Rans S-4 Coyote

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S-4 & S-5 Coyote
Role Kit aircraft
National origin United States
Manufacturer Rans Inc
Designer Randy Schlitter
First flight March 1983 (S-2)
Status Production completed 1 June 2006
Produced 1983–2006
Number built 246 (December 1998)
Unit cost
US$9,980 (base price 1998) less engine and instruments
Variants Rans S-6 Coyote II

The Rans S-4 Coyote and Rans S-5 Coyote are a family of American single-engined, tractor configuration, single-seat, high-wing monoplanes designed by Randy Schlitter and manufactured by Aero-Max and later by Rans Inc. The Coyote was available in kit form for amateur construction as an ultralight aircraft or amateur-built aircraft.[1][2][3][4][5][6][7][8]

Production of both designs was completed on 1 June 2006 after having been available for 23 years.[9]

Design and development[edit]

The Coyote single seat was designed by Randy Schlitter in 1982, as a result of his dissatisfaction with existing ultralight designs at the time. Construction of the first S-2 Coyote prototype was started in November 1982, with the first flight following in March 1983.[10] Originally the design was to be manufactured by a new company Aero-Max, which was a partnership between Schlitter and a friend of his. The partnership failed over financial issues and kit manufacturing was passed to Schlitter's company, Rans, which was at that time building sailtrikes.[3]

Both models of the family feature a welded 4130 steel tube cockpit, with a bolted aluminum tube rear fuselage, wing and tail surfaces all covered in pre-sewn Dacron envelopes, which shorten construction time. The reported construction time is 211 man-hours.[1][2]

The Coyote S-4 has conventional landing gear, while the S-5 has tricycle gear. Both can be equipped with floats and skis. The original basic engine was the Rotax 277 of 28 hp (21 kW), with the Rotax 447 of 40 hp (30 kW) and the Rotax 503 of 50 hp (37 kW) available later as options.[1][2][11]

The Coyote II two-seater was later developed from the S-5.[2]

Operational history[edit]

There were 246 S-4s and S-5s built and flown by December 1998.[1]

Many S-4s are flown as unregistered ultralights in the US, but in November 2010 there were four registered along with four S-5s. In November 2010 there were four S-4s and one S-5 registered in Canada. In December 2010 there were nine S-4s and three S-5s registered in the United Kingdom.[12][13][14][15][16]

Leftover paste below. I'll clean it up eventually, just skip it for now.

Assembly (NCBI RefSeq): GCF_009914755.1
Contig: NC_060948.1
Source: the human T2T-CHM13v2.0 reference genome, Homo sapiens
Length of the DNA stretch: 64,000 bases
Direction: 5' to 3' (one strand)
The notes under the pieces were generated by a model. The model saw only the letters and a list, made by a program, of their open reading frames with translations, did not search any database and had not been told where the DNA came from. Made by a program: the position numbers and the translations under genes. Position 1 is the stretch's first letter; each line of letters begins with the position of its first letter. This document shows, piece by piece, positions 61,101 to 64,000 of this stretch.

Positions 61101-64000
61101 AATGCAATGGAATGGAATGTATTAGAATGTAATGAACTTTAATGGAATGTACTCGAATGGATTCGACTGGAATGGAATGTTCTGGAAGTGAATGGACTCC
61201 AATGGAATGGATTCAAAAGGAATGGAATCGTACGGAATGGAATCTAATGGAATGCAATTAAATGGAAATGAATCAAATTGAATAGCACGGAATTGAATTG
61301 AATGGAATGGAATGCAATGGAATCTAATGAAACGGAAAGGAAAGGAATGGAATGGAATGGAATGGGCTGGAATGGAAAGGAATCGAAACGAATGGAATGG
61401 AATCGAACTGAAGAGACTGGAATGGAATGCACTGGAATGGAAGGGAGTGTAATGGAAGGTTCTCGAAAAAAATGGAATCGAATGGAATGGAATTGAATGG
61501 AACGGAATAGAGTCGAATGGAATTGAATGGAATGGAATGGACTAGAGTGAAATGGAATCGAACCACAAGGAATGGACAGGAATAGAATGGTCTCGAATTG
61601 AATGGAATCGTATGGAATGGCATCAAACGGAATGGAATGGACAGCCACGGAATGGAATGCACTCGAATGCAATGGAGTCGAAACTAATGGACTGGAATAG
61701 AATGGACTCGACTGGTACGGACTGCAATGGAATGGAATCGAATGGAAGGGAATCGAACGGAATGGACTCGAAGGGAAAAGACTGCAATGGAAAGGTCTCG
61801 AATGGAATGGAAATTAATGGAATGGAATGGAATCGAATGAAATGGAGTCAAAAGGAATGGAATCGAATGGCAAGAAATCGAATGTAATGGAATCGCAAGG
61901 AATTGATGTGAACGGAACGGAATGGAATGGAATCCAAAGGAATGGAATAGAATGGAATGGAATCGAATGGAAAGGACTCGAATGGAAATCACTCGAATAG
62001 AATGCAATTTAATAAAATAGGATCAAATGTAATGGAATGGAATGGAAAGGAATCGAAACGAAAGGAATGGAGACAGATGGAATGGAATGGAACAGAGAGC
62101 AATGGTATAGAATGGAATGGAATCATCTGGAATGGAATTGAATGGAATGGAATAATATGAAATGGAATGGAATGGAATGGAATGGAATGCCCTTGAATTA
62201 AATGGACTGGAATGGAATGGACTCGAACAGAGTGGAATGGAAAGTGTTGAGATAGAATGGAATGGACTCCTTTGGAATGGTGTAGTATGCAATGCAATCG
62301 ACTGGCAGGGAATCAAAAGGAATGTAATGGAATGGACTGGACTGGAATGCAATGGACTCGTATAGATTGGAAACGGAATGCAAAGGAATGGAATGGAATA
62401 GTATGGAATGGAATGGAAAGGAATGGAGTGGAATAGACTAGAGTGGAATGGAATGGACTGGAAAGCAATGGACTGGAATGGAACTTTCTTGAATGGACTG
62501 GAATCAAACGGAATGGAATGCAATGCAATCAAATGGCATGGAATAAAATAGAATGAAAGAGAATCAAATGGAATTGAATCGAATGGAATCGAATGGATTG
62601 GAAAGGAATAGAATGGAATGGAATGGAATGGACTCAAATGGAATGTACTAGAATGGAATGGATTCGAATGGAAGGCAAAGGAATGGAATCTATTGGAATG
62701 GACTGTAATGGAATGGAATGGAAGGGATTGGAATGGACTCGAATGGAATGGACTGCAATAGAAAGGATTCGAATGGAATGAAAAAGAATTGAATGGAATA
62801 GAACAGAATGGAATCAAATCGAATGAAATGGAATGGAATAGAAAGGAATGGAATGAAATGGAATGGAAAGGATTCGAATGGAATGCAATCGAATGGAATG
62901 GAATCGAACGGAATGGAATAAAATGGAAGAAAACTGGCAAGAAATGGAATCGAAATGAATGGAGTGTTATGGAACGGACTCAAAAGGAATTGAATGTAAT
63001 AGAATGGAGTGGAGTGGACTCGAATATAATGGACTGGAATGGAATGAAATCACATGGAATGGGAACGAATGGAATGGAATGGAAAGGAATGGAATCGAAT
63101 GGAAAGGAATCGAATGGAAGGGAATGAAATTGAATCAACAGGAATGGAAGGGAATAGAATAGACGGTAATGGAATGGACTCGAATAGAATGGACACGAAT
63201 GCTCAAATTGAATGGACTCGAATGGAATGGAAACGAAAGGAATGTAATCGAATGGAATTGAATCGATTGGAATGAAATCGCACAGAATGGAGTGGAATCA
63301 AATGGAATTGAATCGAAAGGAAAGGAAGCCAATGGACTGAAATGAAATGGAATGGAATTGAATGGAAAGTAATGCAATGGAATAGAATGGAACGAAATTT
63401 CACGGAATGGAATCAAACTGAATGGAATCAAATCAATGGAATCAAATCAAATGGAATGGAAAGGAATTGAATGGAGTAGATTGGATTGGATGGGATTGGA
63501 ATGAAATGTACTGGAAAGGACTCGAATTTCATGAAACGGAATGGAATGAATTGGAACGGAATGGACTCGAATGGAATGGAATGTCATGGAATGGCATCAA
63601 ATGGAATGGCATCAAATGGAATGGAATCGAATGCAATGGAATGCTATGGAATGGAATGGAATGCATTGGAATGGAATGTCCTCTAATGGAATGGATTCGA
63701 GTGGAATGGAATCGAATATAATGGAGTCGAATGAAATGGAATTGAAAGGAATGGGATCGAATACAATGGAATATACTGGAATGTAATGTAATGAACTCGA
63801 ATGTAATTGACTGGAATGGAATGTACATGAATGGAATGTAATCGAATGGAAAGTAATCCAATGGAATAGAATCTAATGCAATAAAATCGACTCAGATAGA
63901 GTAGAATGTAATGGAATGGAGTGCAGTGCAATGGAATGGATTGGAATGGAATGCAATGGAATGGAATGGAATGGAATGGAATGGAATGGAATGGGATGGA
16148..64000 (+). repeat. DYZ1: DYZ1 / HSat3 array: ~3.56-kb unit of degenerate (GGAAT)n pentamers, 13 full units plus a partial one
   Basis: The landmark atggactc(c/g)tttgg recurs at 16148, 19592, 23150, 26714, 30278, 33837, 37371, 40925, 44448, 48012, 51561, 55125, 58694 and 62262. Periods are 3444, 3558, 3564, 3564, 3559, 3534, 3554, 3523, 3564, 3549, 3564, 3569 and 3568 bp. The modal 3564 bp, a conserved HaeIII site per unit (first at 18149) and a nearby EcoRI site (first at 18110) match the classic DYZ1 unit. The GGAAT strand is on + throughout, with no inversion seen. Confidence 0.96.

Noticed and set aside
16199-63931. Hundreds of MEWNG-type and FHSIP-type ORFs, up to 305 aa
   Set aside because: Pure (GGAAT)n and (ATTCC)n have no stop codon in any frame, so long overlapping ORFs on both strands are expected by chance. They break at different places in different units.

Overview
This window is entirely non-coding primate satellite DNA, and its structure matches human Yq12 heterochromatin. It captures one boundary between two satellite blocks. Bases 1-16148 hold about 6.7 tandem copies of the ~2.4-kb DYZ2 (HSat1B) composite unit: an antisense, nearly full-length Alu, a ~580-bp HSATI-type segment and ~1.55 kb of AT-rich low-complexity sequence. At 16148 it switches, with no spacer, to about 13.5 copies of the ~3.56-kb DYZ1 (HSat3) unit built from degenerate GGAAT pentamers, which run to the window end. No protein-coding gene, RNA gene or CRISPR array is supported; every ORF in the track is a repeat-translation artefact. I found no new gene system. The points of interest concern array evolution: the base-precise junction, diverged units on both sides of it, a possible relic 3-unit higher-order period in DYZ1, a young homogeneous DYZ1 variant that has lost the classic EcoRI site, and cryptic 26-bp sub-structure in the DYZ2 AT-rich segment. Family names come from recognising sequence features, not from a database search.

Variants[edit]

S-2
Prototype first flown in March 1983[10]
S-3
Improved prototype flown in September 1983, entered production as the S-4[10]
S-4
Conventional landing gear version intended as a FAR 103 Ultralight Vehicles compliant design when equipped with the standard 28 hp (21 kW) Rotax 277 engine. No longer in production.[1][2][4][11]
S-5
Tricycle landing gear version for the US Experimental amateur-built category with options such as brakes. Engines include Rotax 447 of 40 hp (30 kW) and the Rotax 503 of 50 hp (37 kW). No longer in production.[1][2][4][11]

Specifications (S-5)[edit]

Data from Kitplanes and Aerocrafter[1][2]

General characteristics

  • Crew: One
  • Length: 17 ft 0 in (5.18 m)
  • Wingspan: 29 ft 6 in (8.99 m)
  • Wing area: 127 sq ft (11.8 m2)
  • Empty weight: 325 lb (147 kg)
  • Gross weight: 587 lb (266 kg)
  • Fuel capacity: 9 US gallons (34 litres)
  • Powerplant: 1 × Rotax 503 , 50 hp (37 kW)
  • Propellers: 2-bladed wooden

Performance

  • Maximum speed: 95 mph (153 km/h; 83 kn)
  • Cruise speed: 70 mph (61 kn; 113 km/h)
  • Stall speed: 27 mph (23 kn; 43 km/h)
  • Range: 181 mi; 291 km (157 nmi)
  • Service ceiling: 13,000 ft (3,962 m)
  • Rate of climb: 800 ft/min (4.1 m/s)

Avionics

  • none

See also[edit]

Aircraft of comparable role, configuration and era

References[edit]

  1. ^ a b c d e f g Downey, Julia: 1999 Kit Aircraft Directory, Kitplanes, Volume 15, Number 12, December 1998, page 65. Primedia Publications. ISSN 0891-1851
  2. ^ a b c d e f g Purdy, Don: AeroCrafter - Homebuilt Aircraft Sourcebook, page 238. BAI Communications. ISBN 0-9636409-4-1
  3. ^ a b Rans (n.d.). "About Rans". Retrieved 20 November 2010. 
  4. ^ a b c Bertrand, Noel; Rene Coulon; et al: World Directory of Leisure Aviation 2003–04, page 157. Pagefast Ltd, Lancaster OK, 2003. ISSN 1368-485X
  5. ^ Taylor, John (ed): Jane's All The World's Aircraft 1984–1985, page 711. Jane's Publishing Company, 1984. ISBN 0-7106-0801-2
  6. ^ Taylor, John (ed): Jane's All The World's Aircraft 1986–1987, pages 701-702. Jane's Publishing Company, 1986. ISBN 0-7106-0835-7
  7. ^ Taylor, John (ed): Jane's All The World's Aircraft 1987–1988, pages 698-699. Jane's Publishing Company, 1987. ISBN 0-7106-0850-0
  8. ^ Taylor, John (ed): Jane's All The World's Aircraft 1988–1989, pages 592-594. Jane's Publishing Company, 1988. ISBN 0-7106-0867-5
  9. ^ Aero News Network (May 2006). "RANS: Light Sport Aircraft Are The Future". Retrieved 21 November 2010. 
  10. ^ a b c Rod Simpson (2003). "Light Aircraft from RANS". Air-Britain Aviation World (Air-Britain) (Summer 2003): pp.63–65. ISSN 0950-7434. 
  11. ^ a b c Rans (n.d.). "RANS S-4/5 COYOTE I". Retrieved 20 November 2010. 
  12. ^ Federal Aviation Administration (November 2010). "Make / Model Inquiry Results". Retrieved 21 November 2010. 
  13. ^ Federal Aviation Administration (November 2010). "Make / Model Inquiry Results". Retrieved 21 November 2010. 
  14. ^ Transport Canada (November 2010). "Canadian Civil Aircraft Register". Retrieved 21 November 2010. 
  15. ^ Civil Aviation Authority (December 2010). "GINFO Search Results Summary S-4". Retrieved 13 December 2010. 
  16. ^ Civil Aviation Authority (December 2010). "GINFO Search Results Summary S-5". Retrieved 13 December 2010. 

External links[edit]